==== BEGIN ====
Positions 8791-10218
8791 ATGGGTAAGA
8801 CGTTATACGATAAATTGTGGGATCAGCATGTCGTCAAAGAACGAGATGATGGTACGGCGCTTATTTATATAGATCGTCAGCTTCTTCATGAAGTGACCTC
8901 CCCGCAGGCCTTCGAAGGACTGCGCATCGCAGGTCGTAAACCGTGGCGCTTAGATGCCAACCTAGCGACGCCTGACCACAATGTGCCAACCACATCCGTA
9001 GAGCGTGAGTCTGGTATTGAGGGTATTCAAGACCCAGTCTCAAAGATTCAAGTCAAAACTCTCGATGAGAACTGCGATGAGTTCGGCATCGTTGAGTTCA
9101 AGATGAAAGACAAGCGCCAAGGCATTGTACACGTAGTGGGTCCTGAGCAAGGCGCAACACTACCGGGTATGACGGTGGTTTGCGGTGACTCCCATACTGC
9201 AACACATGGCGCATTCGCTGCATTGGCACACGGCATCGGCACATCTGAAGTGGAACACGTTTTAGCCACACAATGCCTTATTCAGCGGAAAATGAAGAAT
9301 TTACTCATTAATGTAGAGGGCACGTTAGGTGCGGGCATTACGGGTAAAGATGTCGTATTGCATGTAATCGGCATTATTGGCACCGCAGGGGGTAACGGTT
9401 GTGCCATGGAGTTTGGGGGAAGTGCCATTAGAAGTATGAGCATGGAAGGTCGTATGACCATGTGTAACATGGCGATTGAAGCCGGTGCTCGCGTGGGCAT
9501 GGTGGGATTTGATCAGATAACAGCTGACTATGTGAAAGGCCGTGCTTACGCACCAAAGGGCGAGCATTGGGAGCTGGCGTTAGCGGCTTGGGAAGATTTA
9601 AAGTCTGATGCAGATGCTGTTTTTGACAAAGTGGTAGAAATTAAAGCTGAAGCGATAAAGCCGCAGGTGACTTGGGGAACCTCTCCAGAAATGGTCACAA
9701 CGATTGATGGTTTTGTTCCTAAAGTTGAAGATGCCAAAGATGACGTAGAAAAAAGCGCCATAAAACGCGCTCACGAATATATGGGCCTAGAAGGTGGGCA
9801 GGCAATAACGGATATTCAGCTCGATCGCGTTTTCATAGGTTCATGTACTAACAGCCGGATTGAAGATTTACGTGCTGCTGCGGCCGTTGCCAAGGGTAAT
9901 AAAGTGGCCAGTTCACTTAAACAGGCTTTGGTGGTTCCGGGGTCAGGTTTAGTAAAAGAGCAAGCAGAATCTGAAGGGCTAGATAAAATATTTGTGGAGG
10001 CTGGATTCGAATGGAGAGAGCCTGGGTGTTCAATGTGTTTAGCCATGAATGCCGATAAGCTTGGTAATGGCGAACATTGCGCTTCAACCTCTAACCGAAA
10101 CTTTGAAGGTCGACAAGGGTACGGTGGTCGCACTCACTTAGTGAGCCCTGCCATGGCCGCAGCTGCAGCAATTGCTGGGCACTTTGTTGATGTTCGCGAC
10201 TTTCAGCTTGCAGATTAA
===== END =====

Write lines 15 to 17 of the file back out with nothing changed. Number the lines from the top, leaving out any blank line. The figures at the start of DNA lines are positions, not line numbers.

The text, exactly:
10001 CTGGATTCGAATGGAGAGAGCCTGGGTGTTCAATGTGTTTAGCCATGAATGCCGATAAGCTTGGTAATGGCGAACATTGCGCTTCAACCTCTAACCGAAA
10101 CTTTGAAGGTCGACAAGGGTACGGTGGTCGCACTCACTTAGTGAGCCCTGCCATGGCCGCAGCTGCAGCAATTGCTGGGCACTTTGTTGATGTTCGCGAC
10201 TTTCAGCTTGCAGATTAA